Monthly Archives: July 2014

Digital Venice: How open data can be used to tackle corruption

Liz speaking at Digital Venice

Liz speaking at Digital Venice

Liz Dávid-Barrett, Director of the Centre for the Study of Corruption and Transparency,  gave a talk last week at ‘Digital Venice’, an event to launch the Italian presidency of the EU and highlight the digital agenda.  Liz talked about the potential for Open Data to be used as a tool to tackle corruption, but also highlighted some key challenges – as outlined in her blog here.

In Venice last week, I had the opportunity to talk to an audience of techies, policy wonks and bureaucrats about Open Data and its potential as an anti-corruption tool.  Open Data means data that is freely available and may be re-published, and Open Government Data is that part of open data which concerns government – or, more broadly, public sector – activities.  The hope is that, by gaining access to more data about how the government spends public money, how ministers spend their time and who they meet, and how different parts of the public sector perform, we will be able to spot irregularities or risk areas that might indicate corruption.  Some of this information has long been available through Freedom of Information requests, but the UK government has stepped up its commitment to Open Data by joining the Open Government Partnership and championing the proactive publication of data.

However, the enthusiasm at the top is not always replicated at the lower levels of government which are responsible for implementation.  Opponents of open data make three powerful arguments against it.  First, they say it has a chilling effect on policy, distorting decisions or making civil servants more risk averse for fear that details will be misunderstood or criticized.  Second, there are concerns that Open Data undermines privacy or commercial confidentiality.  In an era where so many government contracts are outsourced to private providers, it is critical that we find a solution to this problem, or we risk losing accountability over huge parts of public spending.  Third, there is growing concern that publishing and reporting data – and responding to freedom of information requests – is just too costly.  This cost burden comes at a time when resources are already strained.  And hence people are beginning to ask whether it is all worth it.  Are we achieving the benefits that we claimed for Open Data?

As someone who works on anti-corruption, where we have been arguing for years that transparency is the key tool to fight corruption, I would love to be able to answer that question with a resounding yes.  But the truth is, I can’t.  We do not yet know whether open data is useful for improving accountability or reducing corruption.  There are certainly good reasons to think that it might be. Opening up data about policy decisions and spending decisions, particularly contract-level data, should help us to detect corruption in these areas.  It means that we can see how public money is being spent and ask questions where things look suspicious – as Mihály Fazekas showed in his recent seminar for the Centre.  And second, the fact that this data is open might deter individuals from acting corruptly in the first place, because the chance of getting caught is greater.  Thus, it might be that fewer cases of corruption occur.  Indeed, one problem for academics is that it is difficult to disentangle these two effects because when it comes to measuring the impact on corruption ‘levels’, they pull in opposite directions.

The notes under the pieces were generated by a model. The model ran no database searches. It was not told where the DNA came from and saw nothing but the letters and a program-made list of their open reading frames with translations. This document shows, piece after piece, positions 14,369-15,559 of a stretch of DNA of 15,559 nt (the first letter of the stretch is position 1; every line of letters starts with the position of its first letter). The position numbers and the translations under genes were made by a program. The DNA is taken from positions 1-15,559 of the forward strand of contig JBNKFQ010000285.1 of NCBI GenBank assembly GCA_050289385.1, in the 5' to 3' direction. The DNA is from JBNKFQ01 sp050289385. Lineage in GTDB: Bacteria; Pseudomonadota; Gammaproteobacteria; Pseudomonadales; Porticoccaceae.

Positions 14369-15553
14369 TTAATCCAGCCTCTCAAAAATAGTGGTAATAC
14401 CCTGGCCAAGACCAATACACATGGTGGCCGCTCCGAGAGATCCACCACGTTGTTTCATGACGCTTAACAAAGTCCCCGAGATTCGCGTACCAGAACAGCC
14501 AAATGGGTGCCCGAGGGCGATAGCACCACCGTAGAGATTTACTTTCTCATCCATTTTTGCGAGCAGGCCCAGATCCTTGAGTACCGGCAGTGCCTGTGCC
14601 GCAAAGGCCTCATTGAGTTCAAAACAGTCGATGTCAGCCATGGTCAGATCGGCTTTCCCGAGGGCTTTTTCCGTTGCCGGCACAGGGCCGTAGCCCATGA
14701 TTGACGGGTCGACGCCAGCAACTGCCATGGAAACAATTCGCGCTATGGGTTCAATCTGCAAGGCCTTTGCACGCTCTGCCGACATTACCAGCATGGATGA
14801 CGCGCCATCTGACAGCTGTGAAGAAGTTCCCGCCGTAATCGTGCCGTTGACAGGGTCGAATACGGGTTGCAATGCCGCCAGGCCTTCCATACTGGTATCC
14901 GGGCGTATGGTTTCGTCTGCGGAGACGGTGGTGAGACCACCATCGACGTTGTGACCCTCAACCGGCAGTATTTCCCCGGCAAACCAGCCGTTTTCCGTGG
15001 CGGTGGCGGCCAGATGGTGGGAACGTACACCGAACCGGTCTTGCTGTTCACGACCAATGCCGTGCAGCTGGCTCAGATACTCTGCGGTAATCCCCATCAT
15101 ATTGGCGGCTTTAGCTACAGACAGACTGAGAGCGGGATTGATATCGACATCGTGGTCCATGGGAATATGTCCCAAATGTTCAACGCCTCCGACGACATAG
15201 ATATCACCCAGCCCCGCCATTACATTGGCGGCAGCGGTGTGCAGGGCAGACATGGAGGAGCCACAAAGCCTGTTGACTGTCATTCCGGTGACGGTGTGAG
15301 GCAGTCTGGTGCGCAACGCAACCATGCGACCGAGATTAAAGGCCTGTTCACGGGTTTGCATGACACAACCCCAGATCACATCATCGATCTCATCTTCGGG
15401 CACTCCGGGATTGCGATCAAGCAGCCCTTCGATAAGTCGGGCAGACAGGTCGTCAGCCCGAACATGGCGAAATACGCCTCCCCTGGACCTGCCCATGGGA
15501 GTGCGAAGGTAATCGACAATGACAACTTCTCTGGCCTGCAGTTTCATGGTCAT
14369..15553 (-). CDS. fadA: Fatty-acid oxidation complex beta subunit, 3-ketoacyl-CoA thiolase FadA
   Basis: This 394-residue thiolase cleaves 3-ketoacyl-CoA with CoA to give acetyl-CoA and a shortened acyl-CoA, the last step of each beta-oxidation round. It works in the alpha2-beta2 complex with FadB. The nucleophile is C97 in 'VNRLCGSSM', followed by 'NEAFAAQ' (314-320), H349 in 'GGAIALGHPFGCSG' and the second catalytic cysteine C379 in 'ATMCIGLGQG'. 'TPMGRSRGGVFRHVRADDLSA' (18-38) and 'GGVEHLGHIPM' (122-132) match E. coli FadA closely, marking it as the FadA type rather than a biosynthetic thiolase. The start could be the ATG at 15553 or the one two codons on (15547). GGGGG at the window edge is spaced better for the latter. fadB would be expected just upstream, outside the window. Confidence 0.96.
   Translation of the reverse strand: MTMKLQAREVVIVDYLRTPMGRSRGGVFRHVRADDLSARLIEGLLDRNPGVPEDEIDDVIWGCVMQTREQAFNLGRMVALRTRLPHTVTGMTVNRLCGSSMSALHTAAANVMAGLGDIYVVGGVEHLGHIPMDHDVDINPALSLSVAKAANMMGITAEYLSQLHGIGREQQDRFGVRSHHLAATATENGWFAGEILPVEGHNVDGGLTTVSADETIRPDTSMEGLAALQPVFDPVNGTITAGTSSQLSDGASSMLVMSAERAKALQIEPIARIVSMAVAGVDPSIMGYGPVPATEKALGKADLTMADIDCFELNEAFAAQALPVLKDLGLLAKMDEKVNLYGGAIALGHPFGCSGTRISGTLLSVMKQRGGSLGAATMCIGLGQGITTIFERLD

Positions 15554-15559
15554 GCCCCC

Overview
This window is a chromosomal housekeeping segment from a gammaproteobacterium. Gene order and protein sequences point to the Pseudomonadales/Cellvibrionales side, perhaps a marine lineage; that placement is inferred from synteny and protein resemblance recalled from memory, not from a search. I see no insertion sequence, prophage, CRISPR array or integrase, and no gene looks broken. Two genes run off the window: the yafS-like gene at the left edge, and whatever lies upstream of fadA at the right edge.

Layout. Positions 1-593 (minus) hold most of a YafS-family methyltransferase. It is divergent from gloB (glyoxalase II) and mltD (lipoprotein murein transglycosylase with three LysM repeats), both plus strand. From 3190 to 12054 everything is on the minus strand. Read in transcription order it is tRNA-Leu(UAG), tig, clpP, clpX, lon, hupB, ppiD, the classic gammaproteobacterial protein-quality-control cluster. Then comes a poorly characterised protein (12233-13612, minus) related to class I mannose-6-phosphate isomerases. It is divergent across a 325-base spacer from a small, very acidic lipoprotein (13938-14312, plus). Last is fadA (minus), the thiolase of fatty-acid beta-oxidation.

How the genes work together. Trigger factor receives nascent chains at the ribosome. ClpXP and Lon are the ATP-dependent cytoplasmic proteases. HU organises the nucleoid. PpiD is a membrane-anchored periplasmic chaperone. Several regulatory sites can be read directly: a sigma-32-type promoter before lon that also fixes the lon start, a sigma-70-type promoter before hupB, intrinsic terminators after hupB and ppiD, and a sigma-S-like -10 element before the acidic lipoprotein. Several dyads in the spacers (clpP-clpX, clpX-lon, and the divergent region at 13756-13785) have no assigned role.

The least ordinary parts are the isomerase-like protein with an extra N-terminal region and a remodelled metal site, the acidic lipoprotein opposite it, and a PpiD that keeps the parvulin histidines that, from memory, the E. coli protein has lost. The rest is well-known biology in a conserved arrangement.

These difficulties should not put us off, but they do highlight the need to understand just how Open Data might help us detect and deter corruption, in which areas, and what kinds of data we need.  We are seeking to answer these questions in our EU-funded TACOD research project, with the Centre’s Nikolaos Theodorakis and partners in Italy, Spain and Austria – watch this space!

Our Presidents’ Holiday Reading…

 Kellogg College Summer Ball

Some of our students enjoying the Kellogg College Summer Ball

I write at the end of another eventful and successful term. Term started with our new Facilities Manager Jason King joining us – he has had a busy term of events to oversee in addition to reviewing our existing facilities and looking at ways they might be enhanced. And this week we welcomed our new Domestic Bursar, Mel Parrott.

Our students held another hugely successful annual Ball (pictured above) – with the tickets sold out even further ahead of the event than last year. And yesterday Emma Moran was confirmed as the new MCR President, along with an impressively strong MCR team. I look forward to working with them over the next academic year to ensure we maintain and build upon the very positive momentum the previous MCR team, led by President George Taylor, achieved.

Our fellow Martin Ruhs is to be congratulated on winning the 2014 Best Book Award from the American Political Science Association’s Migration and Citizenship Section for The Price of Rights: Regulating International Migration (Princeton University Press, 2013). Martin held a joint book launch event at Kellogg with Tara Stubbs, where they introduced each other’s books, Tara’s being American Literature and Irish Culture, 1910-55: The politics of enchantment (Manchester University Press, 2013). So, my holiday reading is all arranged!

I hope that you have a good summer vacation, and I look forward to seeing you in College during Michaelmas Term.

Jonathan Michie.